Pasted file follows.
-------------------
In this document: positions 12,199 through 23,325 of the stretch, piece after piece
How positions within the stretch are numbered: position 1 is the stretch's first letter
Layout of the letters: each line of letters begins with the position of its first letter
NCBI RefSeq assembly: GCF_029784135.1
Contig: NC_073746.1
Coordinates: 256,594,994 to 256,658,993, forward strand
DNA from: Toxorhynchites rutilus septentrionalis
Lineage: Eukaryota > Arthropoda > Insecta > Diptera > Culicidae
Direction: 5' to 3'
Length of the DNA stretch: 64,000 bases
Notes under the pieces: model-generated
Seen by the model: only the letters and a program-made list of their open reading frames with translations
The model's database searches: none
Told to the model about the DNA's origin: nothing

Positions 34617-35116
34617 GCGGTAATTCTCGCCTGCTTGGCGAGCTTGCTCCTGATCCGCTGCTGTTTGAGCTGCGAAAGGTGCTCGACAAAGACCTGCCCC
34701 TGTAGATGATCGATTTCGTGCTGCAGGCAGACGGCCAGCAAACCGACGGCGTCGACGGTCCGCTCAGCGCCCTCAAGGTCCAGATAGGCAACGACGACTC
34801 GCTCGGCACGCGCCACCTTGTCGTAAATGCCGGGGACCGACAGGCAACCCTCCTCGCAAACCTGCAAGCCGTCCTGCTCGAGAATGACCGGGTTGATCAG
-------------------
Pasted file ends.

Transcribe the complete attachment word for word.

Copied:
In this document: positions 12,199 through 23,325 of the stretch, piece after piece
How positions within the stretch are numbered: position 1 is the stretch's first letter
Layout of the letters: each line of letters begins with the position of its first letter
NCBI RefSeq assembly: GCF_029784135.1
Contig: NC_073746.1
Coordinates: 256,594,994 to 256,658,993, forward strand
DNA from: Toxorhynchites rutilus septentrionalis
Lineage: Eukaryota > Arthropoda > Insecta > Diptera > Culicidae
Direction: 5' to 3'
Length of the DNA stretch: 64,000 bases
Notes under the pieces: model-generated
Seen by the model: only the letters and a program-made list of their open reading frames with translations
The model's database searches: none
Told to the model about the DNA's origin: nothing

Positions 34617-35116
34617 GCGGTAATTCTCGCCTGCTTGGCGAGCTTGCTCCTGATCCGCTGCTGTTTGAGCTGCGAAAGGTGCTCGACAAAGACCTGCCCC
34701 TGTAGATGATCGATTTCGTGCTGCAGGCAGACGGCCAGCAAACCGACGGCGTCGACGGTCCGCTCAGCGCCCTCAAGGTCCAGATAGGCAACGACGACTC
34801 GCTCGGCACGCGCCACCTTGTCGTAAATGCCGGGGACCGACAGGCAACCCTCCTCGCAAACCTGCAAGCCGTCCTGCTCGAGAATGACCGGGTTGATCAG